Monday, March 3, 2014

ESA ATV-5 Haptics-1 experiment: Touchy-Feely Body-Mounted Joystick

Body-mounted astronaut joystick for the Haptics-1 experiment, developed by ESA's Telerobotics and Haptics Laboratory as part of the multi-agency Meteron (Multi-Purpose End-to-End Robotic Operation Network) initiative, investigating telerobotics for space. 

The Haptics-1 experiment is being flown to the ISS by ATV-5 in summer 2014. 

Credit: ESA

Stowed inside ESA’s next supply ship to the International Space Station will be one of the most advanced joysticks ever built, designed to test the remote control of robots on the ground from up in orbit.

Due to be launched this summer, the Automated Transfer Vehicle will deliver more than five tonnes of propellant, supplies and experiments to the orbital outpost.

The consignment includes the first sustained test of how astronauts experience touch-based feedback in weightlessness.

The experiment comes down to a deceptively simple-looking lever that can be moved freely to play basic Pong-style computer games.

Performance readings from these games, along with follow-up questionnaires, will analyse the effects on human motor control when exposed to long-term weightlessness, and how feedback feels in orbit.

ATV-5 logo

Behind the scenes, a complex suite of servo motors can withstand any force an astronaut operator might unleash on it, while generating forces that the astronaut will feel in turn – just like a standard video gaming joystick as a player encounters an in-game obstacle.

The difference in orbit is that, to quote Isaac Newton, ‘every action has an equal and opposite reaction’ – so to prevent the joystick’s force feedback pushing its free-floating user around it is mounted to a body harness that can be fixed in turn to standard Station equipment.

“Getting the hardware to be extremely precise yet incredibly sturdy was the project’s main challenge,” explains André Schiele, head of ESA's Telerobotics and Haptics Laboratory, overseeing the experiment.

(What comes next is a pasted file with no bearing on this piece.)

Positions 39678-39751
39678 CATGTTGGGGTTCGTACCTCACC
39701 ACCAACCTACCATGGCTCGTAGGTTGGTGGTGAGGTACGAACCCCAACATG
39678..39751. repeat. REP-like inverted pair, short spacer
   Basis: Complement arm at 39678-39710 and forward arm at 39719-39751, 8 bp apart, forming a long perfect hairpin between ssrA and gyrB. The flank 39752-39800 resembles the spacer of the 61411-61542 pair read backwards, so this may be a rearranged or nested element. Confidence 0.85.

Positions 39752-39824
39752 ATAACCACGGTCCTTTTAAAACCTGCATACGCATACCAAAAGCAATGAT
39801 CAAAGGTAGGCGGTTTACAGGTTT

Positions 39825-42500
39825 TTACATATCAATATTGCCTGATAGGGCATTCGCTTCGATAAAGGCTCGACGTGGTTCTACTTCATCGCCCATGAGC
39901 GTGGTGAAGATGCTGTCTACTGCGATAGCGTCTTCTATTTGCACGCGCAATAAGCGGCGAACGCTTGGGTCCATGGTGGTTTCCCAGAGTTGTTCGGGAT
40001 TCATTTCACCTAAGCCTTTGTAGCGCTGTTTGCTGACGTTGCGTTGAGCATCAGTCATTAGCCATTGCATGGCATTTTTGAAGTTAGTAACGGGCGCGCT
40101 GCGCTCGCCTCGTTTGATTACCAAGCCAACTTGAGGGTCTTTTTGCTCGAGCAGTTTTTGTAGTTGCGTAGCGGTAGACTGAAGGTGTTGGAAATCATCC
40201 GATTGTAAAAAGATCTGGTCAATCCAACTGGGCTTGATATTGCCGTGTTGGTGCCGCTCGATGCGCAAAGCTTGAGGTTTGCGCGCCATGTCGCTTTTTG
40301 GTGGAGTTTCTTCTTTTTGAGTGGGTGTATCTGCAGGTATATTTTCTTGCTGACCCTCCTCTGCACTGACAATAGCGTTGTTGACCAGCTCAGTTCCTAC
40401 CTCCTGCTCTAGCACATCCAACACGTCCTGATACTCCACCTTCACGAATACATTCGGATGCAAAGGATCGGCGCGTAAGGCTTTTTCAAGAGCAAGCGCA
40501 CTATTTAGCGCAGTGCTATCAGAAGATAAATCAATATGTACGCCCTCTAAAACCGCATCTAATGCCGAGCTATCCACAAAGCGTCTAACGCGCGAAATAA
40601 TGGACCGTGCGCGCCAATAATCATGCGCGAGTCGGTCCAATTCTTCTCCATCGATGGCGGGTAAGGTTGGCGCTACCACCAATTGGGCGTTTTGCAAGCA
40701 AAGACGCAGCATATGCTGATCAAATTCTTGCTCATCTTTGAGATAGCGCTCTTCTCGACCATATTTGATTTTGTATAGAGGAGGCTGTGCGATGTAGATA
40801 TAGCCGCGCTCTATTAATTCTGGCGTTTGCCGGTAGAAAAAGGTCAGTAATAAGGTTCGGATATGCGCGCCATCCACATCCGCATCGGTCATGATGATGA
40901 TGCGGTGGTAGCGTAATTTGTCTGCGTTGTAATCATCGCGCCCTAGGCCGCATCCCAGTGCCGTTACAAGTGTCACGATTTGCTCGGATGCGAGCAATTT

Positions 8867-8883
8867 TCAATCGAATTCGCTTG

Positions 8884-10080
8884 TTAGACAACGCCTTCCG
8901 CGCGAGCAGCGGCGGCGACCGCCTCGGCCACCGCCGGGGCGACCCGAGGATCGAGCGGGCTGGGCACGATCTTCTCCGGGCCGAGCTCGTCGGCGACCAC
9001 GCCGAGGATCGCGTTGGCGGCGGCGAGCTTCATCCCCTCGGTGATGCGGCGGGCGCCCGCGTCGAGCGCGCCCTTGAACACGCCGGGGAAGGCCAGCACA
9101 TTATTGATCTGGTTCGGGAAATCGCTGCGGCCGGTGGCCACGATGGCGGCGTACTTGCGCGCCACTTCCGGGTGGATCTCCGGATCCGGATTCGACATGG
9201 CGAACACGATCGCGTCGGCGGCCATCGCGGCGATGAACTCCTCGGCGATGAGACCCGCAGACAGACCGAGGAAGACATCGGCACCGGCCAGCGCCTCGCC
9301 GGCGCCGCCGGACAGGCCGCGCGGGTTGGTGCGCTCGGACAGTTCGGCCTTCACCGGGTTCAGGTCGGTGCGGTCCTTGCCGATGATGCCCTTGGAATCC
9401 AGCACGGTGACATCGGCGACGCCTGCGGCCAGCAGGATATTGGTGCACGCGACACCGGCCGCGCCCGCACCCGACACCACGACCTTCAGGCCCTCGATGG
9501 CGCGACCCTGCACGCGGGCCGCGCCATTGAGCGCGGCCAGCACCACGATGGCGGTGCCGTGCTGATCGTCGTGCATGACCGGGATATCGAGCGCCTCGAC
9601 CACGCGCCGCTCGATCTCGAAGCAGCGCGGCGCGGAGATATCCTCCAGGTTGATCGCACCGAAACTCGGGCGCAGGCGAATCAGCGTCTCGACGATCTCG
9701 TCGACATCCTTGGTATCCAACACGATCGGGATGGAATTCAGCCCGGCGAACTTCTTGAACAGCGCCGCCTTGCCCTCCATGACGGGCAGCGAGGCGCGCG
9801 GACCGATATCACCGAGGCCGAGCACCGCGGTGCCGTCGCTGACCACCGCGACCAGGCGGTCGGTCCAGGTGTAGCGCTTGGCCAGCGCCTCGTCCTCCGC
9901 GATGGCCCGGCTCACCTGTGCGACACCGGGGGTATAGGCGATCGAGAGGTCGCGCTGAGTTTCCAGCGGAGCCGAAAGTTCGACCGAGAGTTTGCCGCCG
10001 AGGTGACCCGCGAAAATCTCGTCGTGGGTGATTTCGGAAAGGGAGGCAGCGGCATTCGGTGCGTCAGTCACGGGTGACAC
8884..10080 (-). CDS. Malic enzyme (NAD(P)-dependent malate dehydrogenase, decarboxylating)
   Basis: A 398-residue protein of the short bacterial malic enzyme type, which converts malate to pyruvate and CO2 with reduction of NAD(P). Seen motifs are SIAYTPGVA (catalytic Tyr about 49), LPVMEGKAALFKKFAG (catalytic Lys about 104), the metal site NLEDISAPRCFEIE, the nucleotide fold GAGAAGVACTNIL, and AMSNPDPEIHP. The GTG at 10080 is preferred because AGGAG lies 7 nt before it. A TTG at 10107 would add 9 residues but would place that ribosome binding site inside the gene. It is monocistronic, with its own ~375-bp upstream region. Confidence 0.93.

Haptics-1 setup

“The resulting system can produce minute forces most people are not sensitive enough to feel, but astronauts could kick it and it will still work and respond correctly.”

Seven different tests are planned so far, with more in the pipeline – new tests can be uploaded easily.

A touchscreen tablet will be used to load software and conduct the experiments.

A video trailer of the proposed ESA Project METERON (Multi-Purpose End-To-End Robotic Operation Network). 

METERON is a technology demonstration experiment including the International Space Station ISS. A set of novel haptic control devices (Force-reflecting joystick, exoskeleton, 3D display) will be used by Astronauts from on-board the ISS to control robotic systems on ground. 

Technology validation will be for transparent bi-lateral telemanipulation, shared autonomous operations and autonomous operations. 

The METERON experiment will validate technology candidates for future exploration mission usage. 

METERON is an ESA-led mission proposal with intended participation by DLR, Roscosmos and NASA

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